1

have you checked your energy settings? in osx with my macbook this also happens because it wants to conserve energy. shutting down the audio is a way to save energy, on unbalanced audio lines you'll hear a pop. the whine is not something i have experienced myself though.


1

That's caused by reflections off the walls interfering with the direct sound from the speaker. At some frequencies, the reflection will cancel out the direct sound, at other frequencies they will add up, so the frequency response changes from the intended one. The manual may contain some information on the intended placement of the speakers. Some ...


1

Just to clarify, I believe you are saying that you have a laptop, and a USB audio interface that goes from USB to a pair of 1/4" balanced outputs (TRS). You are now about to buy some monitors and want to know if they will work with your current setup. Assuming that your monitors have balanced inputs of some kind (either XLR or 1/4" TRS), they should work ...


1

You don't see it on consumer units because consumers don't need it enough to pay for it, nor could most of them tell the difference anyway judging by what most people's TV's & HiFi's sound like ;) Give a consumer a graphic EQ & they will just put a 'smile' on it without thinking any further. This is what I had to strap permanently over a consumer 2....


1

The comments to my question helped me troubleshoot until I found the culprit. I forget to mention in the OP that I also used a 6-foot 3.5 mm extension cable, since the monitors’ RCA cable didn’t reach on its own. I just did some testing, and trying the RCA cable without the extension eliminated the background hum, and presumably the pops as well. I’m now ...


1

Sound post as other audio production generally favors "uncolored", flat in frequency response and true sound. The idea is that the speaker system would be very truthful to the source audio and not making it sound better than it actually is or hindering problems such as overbassiness, noisiness, too much mid-range or overtrebleness. However this is not the ...


1

As Todd Wilcox said, this is a phasing issue; you're only hearing the stereo difference. Unbalanced stereo, as used by consumer-device headphone- or line-outputs, is virtually never used in the professional sector, because it often has trouble with interference (ground loops, dimmer buzz etc.). Professional mixers or active speakers have balanced inputs ...


1

The 1/4" input on the Yamaha is a mono balanced input. The 1/8" jack on your computer should be stereo, and since the Yamaha 1/4" input is balanced then it is reversing the polarity of the right channel from the computer and then mono summing that with the left channel. Any in-phase information present in both channels will be cancelled out (e.g., bass, vox, ...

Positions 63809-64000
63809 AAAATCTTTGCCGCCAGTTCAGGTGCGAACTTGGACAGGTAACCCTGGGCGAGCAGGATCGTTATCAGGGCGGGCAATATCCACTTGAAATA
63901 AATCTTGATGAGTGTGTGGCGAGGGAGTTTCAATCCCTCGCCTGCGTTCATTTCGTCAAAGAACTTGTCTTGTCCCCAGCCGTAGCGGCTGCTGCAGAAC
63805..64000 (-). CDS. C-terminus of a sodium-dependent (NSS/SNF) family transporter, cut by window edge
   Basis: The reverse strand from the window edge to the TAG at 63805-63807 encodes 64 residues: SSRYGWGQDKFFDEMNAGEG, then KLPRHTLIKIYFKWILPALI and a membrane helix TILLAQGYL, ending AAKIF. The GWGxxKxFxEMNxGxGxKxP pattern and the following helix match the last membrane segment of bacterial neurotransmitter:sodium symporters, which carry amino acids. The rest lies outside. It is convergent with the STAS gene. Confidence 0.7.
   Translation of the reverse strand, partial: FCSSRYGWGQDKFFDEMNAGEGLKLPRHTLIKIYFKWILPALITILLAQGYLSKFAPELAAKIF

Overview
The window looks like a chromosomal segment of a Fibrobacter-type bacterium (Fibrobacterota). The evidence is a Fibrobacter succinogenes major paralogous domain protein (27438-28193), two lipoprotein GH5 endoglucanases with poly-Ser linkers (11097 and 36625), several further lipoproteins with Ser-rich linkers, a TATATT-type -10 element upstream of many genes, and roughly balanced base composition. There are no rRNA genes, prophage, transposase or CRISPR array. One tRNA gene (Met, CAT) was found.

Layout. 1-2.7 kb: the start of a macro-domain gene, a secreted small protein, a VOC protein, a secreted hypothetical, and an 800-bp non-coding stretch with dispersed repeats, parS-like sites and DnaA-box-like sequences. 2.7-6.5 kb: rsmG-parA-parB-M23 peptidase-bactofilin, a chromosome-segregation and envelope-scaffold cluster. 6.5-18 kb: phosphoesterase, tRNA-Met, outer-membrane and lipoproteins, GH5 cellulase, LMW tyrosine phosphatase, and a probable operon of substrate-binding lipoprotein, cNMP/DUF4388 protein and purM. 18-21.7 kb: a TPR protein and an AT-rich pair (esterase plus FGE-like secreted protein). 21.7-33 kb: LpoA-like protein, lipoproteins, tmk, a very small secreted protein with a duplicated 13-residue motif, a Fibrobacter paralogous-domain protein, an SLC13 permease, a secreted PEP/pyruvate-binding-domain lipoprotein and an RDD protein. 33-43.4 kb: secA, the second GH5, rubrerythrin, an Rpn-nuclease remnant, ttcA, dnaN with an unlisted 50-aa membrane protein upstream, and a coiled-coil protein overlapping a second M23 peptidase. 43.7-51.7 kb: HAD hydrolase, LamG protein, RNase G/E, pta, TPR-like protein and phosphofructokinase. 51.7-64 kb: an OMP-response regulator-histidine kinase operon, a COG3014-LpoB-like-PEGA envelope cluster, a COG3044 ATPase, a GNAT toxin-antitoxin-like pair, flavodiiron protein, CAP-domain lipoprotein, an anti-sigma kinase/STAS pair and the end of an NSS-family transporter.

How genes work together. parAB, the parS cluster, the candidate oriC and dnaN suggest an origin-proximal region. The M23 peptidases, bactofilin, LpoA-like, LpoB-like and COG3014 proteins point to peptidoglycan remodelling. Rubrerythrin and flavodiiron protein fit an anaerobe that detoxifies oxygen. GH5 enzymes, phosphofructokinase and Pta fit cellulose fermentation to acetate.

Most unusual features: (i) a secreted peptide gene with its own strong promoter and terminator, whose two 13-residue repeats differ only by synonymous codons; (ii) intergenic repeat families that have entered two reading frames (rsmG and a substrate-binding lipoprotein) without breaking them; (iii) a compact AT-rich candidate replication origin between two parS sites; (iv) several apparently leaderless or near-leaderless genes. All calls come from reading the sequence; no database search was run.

1

Depending on how loud it is, this could just be normal. My Genelec speakers do the same, but it is only very low, so you need to be fairly close to really hear it. It is because they are active. Is the hiss you hear much louder than that? Does it actually affect monitoring? If so you may have something faulty, but I expect this is normal behavior. I've ...


1

You have two or maybe three options. The first is to use the tape output as a feed for your IEM. If you do this, you will get the final mix in your ear rather than just your vocal. The second option is to use the effects send. If you use the effects, then this won't be an option, but if you aren't using the effects, you can use the effects send as a ...


1

Are you examining your speakers with a sine sweep, or just your music? It is possible that the music was mastered strangely, and the monitors are just showing that to you. If the problem persists as you (slowly) sweep a sine wave from 50 Hz to 200 Hz, then you should contact KRK's technical support to see what they recommend. More on testing: What does ...


1

If your level meters are in red or there's a "clip warning" light on, then the audio is clipping or has been clipped. When digital clipping occurs it works like an absolute or ideal limiter, everything going over is limited to the maximum amplitude level and it distorts the entire signal during the clipping (basically it transforms the signal during the ...


1

speaker monitoring is as much about the room as it is about the speakers. Cheap monitors can still give decent mixes in good sounding rooms, and excellent monitors will still lie to you in poorly treated rooms - especially in the low end. headphones will lie to you with regards to relative balances and stereo fields - even good ones - because you're ...


Only top voted, non community-wiki answers of a minimum length are eligible